However Tench and Yeomans outlined that the shocking early AIDS campaigns were found to be counterproductive (Miller 1998 cited in Tench and Yeomans 2006 p.274). The response also varies from person to person and Leventhal found that feelings of invulnerability can inoculate a person against fear (Rosnow 1967 p.178). Research by the DoH into families’ attitudes and behaviours surrounding diet and exercise did show that parents find it hard to connect inactivity and long-term health problems (DoH 2008). Therefore fear may not have been appropriate, as the audience may feel immune to the problem.

Further analysis of the language reveals there are more emotions addressed. Humour is used through the characters to create warmth giving family appeal. The target audience were families with children aged 0-11 and this mixture of emotions reaches the children as well as their parents, particularly with Aardman animation. Bang (2000 p.480) warned against trying “to speak to too many target audiences at once” so it may have been too wide in its scope. However, Andreasen (2006 p.105) suggested the best strategy uses the appropriate approach towards each target group.

However, despite the DoH claiming on its website that Change4Life:

pins the blame on modern life, which affects all of us, rather than pointing the finger at parents

there is guilt levelled at the parents: “we love the little blighters”; “mum feeds me enough for a horse” (YouTube 2009). This appeals to the basic physiological and safety needs, as identified by Maslow (Drummond 2005 p.73); it is shocking to feel your children may die young due to your parenting. O’Shaughnessy states that guilt is commonly used in social marketing but is not effective (1996 p.64).

Message types were tested prior to the launch and ‘killing with kindness’ produced the most effective response across the three target groups, demonstrating that parents’ “desire to love and nurture is actually harming their children”(DoH 2008). Combining shock with empathy proved effective in spurring parents to want to change their behaviour:

That makes me really think about all those times I give in and it makes me want to go home and throw all our sweets and crisps in the cupboard away (DoH 2008).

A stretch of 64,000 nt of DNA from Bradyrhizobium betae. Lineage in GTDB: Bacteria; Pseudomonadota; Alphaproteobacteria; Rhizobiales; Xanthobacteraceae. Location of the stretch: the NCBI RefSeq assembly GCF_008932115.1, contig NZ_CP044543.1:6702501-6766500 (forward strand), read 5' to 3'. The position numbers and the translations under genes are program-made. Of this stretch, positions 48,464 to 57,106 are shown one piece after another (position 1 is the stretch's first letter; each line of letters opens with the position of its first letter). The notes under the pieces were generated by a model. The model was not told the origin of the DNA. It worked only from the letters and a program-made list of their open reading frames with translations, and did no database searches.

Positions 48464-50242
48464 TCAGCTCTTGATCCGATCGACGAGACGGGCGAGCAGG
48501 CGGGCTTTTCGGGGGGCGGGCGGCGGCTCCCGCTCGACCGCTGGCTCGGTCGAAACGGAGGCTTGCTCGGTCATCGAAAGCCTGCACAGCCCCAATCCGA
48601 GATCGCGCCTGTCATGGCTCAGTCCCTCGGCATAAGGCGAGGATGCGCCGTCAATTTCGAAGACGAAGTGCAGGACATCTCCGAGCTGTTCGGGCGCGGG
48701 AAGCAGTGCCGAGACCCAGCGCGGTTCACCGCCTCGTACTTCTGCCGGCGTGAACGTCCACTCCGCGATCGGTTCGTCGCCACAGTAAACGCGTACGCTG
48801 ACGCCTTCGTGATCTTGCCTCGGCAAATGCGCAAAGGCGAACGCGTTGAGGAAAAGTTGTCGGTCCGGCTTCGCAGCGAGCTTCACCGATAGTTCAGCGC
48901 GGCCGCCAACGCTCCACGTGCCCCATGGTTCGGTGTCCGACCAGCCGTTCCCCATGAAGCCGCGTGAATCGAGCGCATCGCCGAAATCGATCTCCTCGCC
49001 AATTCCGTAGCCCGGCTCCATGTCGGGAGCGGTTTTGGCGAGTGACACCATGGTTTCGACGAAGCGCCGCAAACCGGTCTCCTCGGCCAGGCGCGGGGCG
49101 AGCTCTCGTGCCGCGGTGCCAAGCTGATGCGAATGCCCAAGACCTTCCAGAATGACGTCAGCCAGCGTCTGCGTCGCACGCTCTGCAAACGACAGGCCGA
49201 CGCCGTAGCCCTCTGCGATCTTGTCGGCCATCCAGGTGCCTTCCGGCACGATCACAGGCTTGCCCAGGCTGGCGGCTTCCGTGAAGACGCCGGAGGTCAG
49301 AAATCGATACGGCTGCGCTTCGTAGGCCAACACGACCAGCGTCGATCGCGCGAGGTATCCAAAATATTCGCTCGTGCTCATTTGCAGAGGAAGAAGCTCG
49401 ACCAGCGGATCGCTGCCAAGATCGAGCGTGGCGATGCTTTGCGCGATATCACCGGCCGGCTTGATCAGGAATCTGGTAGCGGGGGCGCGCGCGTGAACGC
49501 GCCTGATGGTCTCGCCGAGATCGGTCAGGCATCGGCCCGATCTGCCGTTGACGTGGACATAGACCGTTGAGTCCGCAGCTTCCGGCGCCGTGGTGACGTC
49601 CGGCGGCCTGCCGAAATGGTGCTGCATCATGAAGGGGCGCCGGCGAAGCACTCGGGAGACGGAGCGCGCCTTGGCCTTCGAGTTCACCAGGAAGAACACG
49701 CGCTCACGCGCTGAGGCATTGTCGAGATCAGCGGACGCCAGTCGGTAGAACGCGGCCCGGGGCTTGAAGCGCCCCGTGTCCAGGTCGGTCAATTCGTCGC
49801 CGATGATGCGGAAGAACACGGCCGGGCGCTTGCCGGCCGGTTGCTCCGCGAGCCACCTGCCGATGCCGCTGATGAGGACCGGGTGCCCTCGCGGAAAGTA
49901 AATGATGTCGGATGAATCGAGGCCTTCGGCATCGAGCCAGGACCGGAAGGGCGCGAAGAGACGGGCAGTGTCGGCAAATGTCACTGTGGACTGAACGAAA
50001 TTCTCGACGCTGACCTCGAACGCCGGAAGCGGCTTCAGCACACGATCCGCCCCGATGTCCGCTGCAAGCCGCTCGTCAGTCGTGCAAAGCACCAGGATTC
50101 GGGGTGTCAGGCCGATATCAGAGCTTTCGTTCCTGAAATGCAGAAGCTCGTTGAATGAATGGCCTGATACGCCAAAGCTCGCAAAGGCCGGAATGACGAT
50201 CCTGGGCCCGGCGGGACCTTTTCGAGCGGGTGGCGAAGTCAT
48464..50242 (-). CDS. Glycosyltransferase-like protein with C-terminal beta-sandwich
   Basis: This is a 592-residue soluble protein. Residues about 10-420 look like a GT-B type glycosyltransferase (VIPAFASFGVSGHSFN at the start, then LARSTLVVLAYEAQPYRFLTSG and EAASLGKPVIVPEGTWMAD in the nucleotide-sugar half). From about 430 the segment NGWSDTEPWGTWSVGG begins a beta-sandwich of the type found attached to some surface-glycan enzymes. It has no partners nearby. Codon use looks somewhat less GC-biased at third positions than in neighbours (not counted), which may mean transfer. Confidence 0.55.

It demonstrates effective planning that these messages were tested with the audiences and Proctor said this was crucial (2007 p.184). The emotions targeted are the same in the real campaign, albeit toned down.

Aristotle argued that:

emotion was central to persuasion: pathos, distinguished from ethos and logos (cited in O’Shaughnessy 1996 p.63)

and the language in the press releases was emotive, naming Change4Life a “lifestyle revolution” with Dawn Primarolo calling for a “yes you can approach” (Press release 11/2). The Elaboration Likelihood model (Appendix 2) developed by Petty and Cacioppo is relevant here. They discovered the peripheral route, involving emotional reaction, creates short-term results, whilst the central route, which draws on reason, is more effective in the longer term. Change4Life is clearly using emotional messages, but as the DoH is aiming for long-term behaviour change we would expect to see the central route being used.

Toumlin (1958 cited in Tench and Yeomans p.275) said effective persuasion based on reason, the central route, requires evidence to make a claim backed by a warrant. In the adverts the evidence is given by the visual portrayal of fat build-up, the claim is reflected in the ‘game over’ sign, implying that this could cause lives to be cut short, and the warrant is evident in the second advert (YouTube 2009): ‘maybe we should do the how are the kids questionnaire.’ A combination of both routes is apparent in the press releases, which use shock tactics whilst focusing on evidence as Dawn Primarolo states (Press release 7/10):

Obesity is the biggest health challenge we face - every year 9,000 people die prematurely.

Sir Liam Donaldson adds to this, referring to the ‘health time bomb’:

In England almost two-thirds of adults and a third of children are either overweight or obese; without effective action this could rise to nine in ten adults and two-thirds of children by 2050.

So whilst emotional techniques were used to create an initial response, the central route was also used to produce longer-term results. However, O’Shaughnessy argues that the Elaboration Likelihood model devalues the power of emotion:

for the deepest influences on behaviour – personal attitudes, religion, morality etc – are integrally linked to emotion” (1996 p.64).

Perhaps both routes have been used in order to reach the widest audience, both in the short and longer term, though the DoH may have tried to do too much.